Like no other piece of apparel, purses have become an instant announcement of status and wealth (the ubiquitous Louis Vuitton), and they can even offer a comment on societal issues (Anya Hindmarch's I'm Not a Plastic Bag) or a satirical smirk (Longchamp's Ceci est un It Bag). The trinkets--and secrets--that a purse holds can be seen as a distillation of the needs and personality of its owner: A tiny clutch that only fits a lipstick and a compact may signal that its carrier is dependent on others to take care of her. An oversized bag may indicate its wearer has myriad fears and carries many items so that she can always be in control of a situation, because, as Ally Sheedy said, "You never know when you may have to jam." A new exhibit at The Women's Museum, Purse and the Person: A Century of Women's Purses, studies the intimate spaces of women's handbags (and their contents) throughout the 20th century. Approximately 200 purses, photographs and artifacts will be on display as the museum examines the relationships between emotional baggage and our physical carryalls. The Women's Museum is located at 3800 Parry Ave., and admission is $3 to $5. Call 214-915-0860 or visit thewomensmuseum.org.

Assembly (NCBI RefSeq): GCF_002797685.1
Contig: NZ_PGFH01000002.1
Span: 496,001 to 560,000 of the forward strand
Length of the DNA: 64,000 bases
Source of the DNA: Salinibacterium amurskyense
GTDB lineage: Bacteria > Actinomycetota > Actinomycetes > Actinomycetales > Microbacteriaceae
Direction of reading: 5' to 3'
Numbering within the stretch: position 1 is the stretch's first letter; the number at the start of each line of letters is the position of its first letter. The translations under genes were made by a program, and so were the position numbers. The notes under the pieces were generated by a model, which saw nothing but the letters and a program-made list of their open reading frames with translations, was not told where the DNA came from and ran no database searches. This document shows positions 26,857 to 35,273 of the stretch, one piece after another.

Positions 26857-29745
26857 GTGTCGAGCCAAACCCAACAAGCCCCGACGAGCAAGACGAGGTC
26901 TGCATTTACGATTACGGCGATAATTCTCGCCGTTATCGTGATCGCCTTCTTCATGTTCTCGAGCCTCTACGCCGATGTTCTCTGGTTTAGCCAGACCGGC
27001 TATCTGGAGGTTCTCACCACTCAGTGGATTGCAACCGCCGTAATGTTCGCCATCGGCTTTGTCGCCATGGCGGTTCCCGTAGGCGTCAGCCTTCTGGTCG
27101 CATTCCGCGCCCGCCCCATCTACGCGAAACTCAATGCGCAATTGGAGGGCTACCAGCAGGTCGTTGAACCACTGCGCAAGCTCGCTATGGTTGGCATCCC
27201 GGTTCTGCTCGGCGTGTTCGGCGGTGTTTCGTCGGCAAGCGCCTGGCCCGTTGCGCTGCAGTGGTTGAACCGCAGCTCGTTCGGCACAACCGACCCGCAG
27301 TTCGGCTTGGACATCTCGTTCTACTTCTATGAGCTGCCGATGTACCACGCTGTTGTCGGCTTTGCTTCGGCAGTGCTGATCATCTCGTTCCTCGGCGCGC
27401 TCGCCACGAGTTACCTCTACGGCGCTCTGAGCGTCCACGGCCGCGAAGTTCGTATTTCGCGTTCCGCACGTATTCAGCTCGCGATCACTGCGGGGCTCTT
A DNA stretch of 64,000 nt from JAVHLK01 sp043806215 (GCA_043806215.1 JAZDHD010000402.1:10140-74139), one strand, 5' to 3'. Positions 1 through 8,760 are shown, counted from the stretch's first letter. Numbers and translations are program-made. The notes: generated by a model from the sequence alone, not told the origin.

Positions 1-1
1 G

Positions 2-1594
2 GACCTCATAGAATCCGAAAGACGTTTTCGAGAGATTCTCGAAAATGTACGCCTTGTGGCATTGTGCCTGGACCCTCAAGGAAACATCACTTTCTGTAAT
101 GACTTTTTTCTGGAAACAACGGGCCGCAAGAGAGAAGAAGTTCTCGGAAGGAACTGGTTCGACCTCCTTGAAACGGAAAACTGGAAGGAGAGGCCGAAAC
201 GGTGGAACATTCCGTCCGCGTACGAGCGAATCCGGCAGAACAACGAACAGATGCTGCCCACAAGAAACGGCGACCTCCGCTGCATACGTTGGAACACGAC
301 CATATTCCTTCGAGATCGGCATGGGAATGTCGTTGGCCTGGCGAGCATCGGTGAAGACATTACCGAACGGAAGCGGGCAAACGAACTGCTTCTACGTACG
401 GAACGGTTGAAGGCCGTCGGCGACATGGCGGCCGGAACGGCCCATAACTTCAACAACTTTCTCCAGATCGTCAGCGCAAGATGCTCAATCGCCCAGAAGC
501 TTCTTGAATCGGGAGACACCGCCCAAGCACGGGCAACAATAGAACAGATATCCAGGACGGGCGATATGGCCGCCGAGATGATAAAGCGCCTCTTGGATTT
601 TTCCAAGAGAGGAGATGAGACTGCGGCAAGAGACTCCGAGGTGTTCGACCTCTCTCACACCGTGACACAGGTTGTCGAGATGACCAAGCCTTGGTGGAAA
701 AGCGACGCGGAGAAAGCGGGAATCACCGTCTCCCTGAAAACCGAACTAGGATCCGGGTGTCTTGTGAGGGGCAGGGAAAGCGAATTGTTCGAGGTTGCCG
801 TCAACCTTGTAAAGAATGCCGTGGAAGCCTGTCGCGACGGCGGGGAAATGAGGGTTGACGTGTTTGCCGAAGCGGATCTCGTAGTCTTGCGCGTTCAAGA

Tuesdays-Sundays. Starts: Nov. 6. Continues through Jan. 24, 2009